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(1931)

M - Eine Stadt sucht einen Mörder (original title)
Not Rated | | Crime, Mystery, Thriller | 31 August 1931 (Sweden)
When the police in a German city are unable to catch a child-murderer, other criminals join in the manhunt.

Director:

Fritz Lang

Writers:

Thea von Harbou (script), Fritz Lang (script)
Reviews
Popularity
1,850 ( 568)

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Cast

Cast overview, first billed only:
Peter Lorre ... Hans Beckert
Ellen Widmann Ellen Widmann ... Frau Beckmann
Inge Landgut ... Elsie Beckmann
Otto Wernicke ... Inspector Karl Lohmann
Theodor Loos ... Inspector Groeber
Gustaf Gründgens ... Schränker
Friedrich Gnaß Friedrich Gnaß ... Franz
Fritz Odemar ... The Cheater
Paul Kemp ... Pickpocket with Six Watches
Theo Lingen ... Bauernfänger
Rudolf Blümner Rudolf Blümner ... Beckert's Defender
Georg John ... Blind Panhandler
Franz Stein Franz Stein ... Minister
Ernst Stahl-Nachbaur Ernst Stahl-Nachbaur ... Police Chief
Gerhard Bienert ... Criminal Secretary
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Storyline

In Germany, Hans Beckert is an unknown killer of girls. He whistles Edvard Grieg's 'In The Hall of the Mountain King', from the 'Peer Gynt' Suite I Op. 46 while attracting the little girls for death. The police force pressed by the Minister give its best effort trying unsuccessfully to arrest the serial killer. The organized crime has great losses due to the intense search and siege of the police and decides to chase the murderer, with the support of the beggars association. They catch Hans and briefly judge him. Written by Claudio Carvalho, Rio de Janeiro, Brazil

Plot Summary | Plot Synopsis

Taglines:

IT STAGGERS THE SENSES!...SHOCKS the Imagination - It will leave you Gasping - It is the Sensation of 3 Continents!


Certificate:

Not Rated | See all certifications »

Parents Guide:

View content advisory »
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Details

Country:

Germany

Language:

German

Release Date:

31 August 1931 (Sweden) See more »

Also Known As:

M See more »

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Box Office

Opening Weekend USA:

$6,123, 14 March 1931, Limited Release

Gross USA:

$35,566, 31 December 2013
See more on IMDbPro »

Company Credits

Production Co:

Nero-Film AG See more »
Show more on IMDbPro »

Technical Specs

Runtime:

| (2004 Criterion DVD edition) | (2000 restored) | (re-release)

Sound Mix:

Mono

Aspect Ratio:

1.20 : 1
See full technical specs »
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Did You Know?

Trivia

Contrary to popular belief, Fritz Lang did not change the title from "The Murderers are Among Us" to "M" due to fear of persecution by the Nazis. He changed the title during filming, influenced by the scene where one of the criminals writes the letter on his hand. Lang thought "M" was a more interesting title. See more »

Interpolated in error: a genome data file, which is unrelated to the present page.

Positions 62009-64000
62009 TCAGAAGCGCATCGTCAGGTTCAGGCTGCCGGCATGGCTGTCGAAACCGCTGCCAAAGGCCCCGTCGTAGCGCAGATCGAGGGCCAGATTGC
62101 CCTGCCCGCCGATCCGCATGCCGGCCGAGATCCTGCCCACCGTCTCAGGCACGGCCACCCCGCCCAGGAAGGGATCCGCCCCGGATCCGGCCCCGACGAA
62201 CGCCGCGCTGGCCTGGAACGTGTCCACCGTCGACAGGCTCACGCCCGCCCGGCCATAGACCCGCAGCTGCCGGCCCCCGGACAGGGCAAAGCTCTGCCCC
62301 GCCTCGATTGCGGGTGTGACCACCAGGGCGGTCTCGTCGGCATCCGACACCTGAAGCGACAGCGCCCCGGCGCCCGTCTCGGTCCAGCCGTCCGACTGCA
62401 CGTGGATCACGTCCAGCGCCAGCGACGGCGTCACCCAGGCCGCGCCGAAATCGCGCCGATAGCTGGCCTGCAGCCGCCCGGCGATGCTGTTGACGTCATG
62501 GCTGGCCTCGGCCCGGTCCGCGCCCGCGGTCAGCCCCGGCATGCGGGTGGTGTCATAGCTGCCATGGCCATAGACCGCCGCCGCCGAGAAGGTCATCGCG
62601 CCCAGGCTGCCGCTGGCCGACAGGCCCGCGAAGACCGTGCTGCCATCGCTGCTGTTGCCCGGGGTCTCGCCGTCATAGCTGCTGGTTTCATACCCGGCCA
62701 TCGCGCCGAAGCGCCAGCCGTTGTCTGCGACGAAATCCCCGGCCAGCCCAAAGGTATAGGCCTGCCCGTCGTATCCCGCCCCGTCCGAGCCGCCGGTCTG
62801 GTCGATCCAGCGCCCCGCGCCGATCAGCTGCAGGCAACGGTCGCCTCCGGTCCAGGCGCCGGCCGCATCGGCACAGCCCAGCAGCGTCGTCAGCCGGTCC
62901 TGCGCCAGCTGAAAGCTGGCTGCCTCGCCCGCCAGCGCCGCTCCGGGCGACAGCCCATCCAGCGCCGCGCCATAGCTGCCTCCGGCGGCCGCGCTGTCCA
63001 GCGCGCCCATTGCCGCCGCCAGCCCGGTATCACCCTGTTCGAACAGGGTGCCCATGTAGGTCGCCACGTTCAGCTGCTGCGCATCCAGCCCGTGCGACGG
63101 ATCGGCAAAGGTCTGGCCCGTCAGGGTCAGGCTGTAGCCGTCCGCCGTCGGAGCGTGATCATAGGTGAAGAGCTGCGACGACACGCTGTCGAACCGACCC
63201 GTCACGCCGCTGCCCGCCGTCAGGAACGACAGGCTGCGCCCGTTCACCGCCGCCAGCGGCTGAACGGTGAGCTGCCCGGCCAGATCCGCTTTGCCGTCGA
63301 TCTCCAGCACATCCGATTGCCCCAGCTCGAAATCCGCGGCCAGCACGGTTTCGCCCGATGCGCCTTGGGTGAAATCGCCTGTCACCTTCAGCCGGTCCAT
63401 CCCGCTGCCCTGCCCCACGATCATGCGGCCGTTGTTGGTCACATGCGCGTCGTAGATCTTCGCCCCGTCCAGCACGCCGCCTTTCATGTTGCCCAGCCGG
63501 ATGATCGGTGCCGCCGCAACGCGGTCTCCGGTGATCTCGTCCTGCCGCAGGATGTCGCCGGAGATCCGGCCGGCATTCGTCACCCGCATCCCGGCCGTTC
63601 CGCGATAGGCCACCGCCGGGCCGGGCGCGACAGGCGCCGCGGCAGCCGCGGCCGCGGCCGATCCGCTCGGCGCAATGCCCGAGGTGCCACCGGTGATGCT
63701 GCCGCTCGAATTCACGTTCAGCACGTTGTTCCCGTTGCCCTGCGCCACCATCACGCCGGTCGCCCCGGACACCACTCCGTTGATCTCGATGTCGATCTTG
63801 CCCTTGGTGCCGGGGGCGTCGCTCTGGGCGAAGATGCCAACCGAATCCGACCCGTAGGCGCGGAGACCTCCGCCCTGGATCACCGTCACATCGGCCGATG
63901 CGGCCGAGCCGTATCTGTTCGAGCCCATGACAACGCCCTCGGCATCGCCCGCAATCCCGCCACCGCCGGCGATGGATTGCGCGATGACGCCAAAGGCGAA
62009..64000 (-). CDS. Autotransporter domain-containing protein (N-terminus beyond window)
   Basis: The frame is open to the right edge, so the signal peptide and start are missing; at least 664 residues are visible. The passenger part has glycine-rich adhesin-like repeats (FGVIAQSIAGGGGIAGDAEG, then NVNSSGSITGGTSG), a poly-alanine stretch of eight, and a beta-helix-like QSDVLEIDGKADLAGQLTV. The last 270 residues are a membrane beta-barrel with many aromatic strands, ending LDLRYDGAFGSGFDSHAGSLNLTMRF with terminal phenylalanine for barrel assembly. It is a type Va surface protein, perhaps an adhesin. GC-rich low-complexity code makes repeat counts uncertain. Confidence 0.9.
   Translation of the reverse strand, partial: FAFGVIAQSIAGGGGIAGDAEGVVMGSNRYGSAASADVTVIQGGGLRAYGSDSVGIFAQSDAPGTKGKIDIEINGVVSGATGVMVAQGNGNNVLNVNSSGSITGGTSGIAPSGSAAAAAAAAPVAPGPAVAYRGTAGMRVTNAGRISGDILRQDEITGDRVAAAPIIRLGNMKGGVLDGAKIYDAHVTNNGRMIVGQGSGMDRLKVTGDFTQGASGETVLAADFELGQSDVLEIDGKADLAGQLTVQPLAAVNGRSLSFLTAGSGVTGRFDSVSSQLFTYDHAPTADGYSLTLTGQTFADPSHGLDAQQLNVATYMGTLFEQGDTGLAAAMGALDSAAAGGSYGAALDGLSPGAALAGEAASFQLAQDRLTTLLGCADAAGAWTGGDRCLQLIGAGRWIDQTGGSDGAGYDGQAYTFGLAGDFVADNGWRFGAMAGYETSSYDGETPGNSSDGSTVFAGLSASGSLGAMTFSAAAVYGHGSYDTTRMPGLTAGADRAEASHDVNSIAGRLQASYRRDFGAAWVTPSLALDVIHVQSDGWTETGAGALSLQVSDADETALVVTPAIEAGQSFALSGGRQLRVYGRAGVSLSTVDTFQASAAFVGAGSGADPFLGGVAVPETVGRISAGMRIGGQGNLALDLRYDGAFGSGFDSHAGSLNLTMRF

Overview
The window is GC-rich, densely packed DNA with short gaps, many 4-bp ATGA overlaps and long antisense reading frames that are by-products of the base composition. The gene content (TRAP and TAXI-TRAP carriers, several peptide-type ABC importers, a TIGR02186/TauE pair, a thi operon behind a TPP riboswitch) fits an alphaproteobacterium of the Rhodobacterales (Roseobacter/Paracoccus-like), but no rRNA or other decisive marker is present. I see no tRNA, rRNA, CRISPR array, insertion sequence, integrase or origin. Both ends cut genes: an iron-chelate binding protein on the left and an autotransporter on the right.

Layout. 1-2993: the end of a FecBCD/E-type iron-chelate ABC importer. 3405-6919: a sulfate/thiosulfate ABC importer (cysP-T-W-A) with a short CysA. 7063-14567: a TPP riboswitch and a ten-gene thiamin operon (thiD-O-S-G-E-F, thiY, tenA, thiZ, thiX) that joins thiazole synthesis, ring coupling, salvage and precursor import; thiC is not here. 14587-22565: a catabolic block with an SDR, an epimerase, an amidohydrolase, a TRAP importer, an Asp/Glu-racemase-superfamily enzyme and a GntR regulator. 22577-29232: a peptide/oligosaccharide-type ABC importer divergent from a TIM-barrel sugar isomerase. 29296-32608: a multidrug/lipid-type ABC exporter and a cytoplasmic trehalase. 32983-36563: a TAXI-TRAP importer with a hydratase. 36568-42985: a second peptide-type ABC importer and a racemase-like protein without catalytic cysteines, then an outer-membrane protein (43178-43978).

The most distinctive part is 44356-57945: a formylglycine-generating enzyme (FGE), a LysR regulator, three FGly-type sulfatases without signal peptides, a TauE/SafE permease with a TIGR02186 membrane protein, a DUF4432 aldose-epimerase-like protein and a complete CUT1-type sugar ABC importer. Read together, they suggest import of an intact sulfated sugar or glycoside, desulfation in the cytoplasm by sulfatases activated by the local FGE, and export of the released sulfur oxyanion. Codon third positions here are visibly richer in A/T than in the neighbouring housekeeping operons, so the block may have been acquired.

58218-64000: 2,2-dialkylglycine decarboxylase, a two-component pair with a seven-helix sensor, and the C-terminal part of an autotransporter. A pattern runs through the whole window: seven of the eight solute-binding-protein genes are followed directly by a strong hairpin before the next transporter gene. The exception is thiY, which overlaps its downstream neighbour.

Goofs

[All goofs for this title are spoilers.] See more »

Quotes

[to union member asleep next to him]
Beggar's Union Member: Stop snoring! You'll wake up the lice.
See more »

Crazy Credits

All of the original credits appear only in the beginning with no music. See more »

Alternate Versions

During the time the US remake M was released, producer Seymour Nebenzal re-released the original film. For this re-release some things were changed, i.e. a new title sequence with music (Edvard Grieg's "In the Hall of the Mountain King") was added, as well as sound effects during some silent passages. In addition, the film was cut down to 99 minutes, removing i.e. any material that made the government look foolish. See more »

Connections

Referenced in Meet Me on the Southbank (2013) See more »

Soundtracks

Le Halle du Roi de la Montagne
in "Peer Gynt Suite No.1, Op.46" (1876)
Written by Edvard Grieg
See more »

Frequently Asked Questions

See more »

User Reviews

 
German Expressionism at its cinematic best
2 May 2003 | by FilmOtakuSee all my reviews

Being a huge fan of German Expressionist art, I'm naturally drawn to the films of Fritz Lang. I recently was able to see the restored version of "Metropolis" on the big screen, and was delighted to see "M" on the Sundance channel - especially since it was the uncut version. M follows the trail of a child killer (Peter Lorre), sought both by the police and the members of the underworld whose businesses are being effected by the investigation.

This film is ground-breaking for many reasons: It is Fritz Lang's first talking picture, it is one of the first in the serial killer genre and it was overtly anti-Nazi. This film was banned in Germany shortly after it premiered, and Fritz Lang and Peter Lorre, both Jews, soon fled the country. It has superb acting (most notably, Peter Lorre's trial scene in the catacombs) and very stark yet at times gritty cinematography. The story is indeed suspenseful and at times, very creepy (what whistling child killer isn't?). The entire movie, however is extremely thought-provoking and challenging, much like the German Expressionist movement itself.

This is not a movie for everyone; some may find it boring, some may find it too abstract. It also has one of the most bizarre shots I've ever seen in film - essentially it's a 30 second shot of the police inspector talking on the phone, but you're under his desk and looking up his pants leg. It actually kind of baffled me and made me chuckle for a second, but it was avant garde if anything.

To those who appreciate early cinema that truly makes you think, both about the film and the subtext with which it was written and filmed, it is a must-see.

--Shelly


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